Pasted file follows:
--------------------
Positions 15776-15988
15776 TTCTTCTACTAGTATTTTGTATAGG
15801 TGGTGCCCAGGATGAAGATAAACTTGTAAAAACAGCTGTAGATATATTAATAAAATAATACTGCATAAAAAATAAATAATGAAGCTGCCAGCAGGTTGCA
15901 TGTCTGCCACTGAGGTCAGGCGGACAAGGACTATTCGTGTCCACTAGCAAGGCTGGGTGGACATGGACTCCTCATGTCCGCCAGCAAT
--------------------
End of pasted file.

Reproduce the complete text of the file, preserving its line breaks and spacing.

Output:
Positions 15776-15988
15776 TTCTTCTACTAGTATTTTGTATAGG
15801 TGGTGCCCAGGATGAAGATAAACTTGTAAAAACAGCTGTAGATATATTAATAAAATAATACTGCATAAAAAATAAATAATGAAGCTGCCAGCAGGTTGCA
15901 TGTCTGCCACTGAGGTCAGGCGGACAAGGACTATTCGTGTCCACTAGCAAGGCTGGGTGGACATGGACTCCTCATGTCCGCCAGCAAT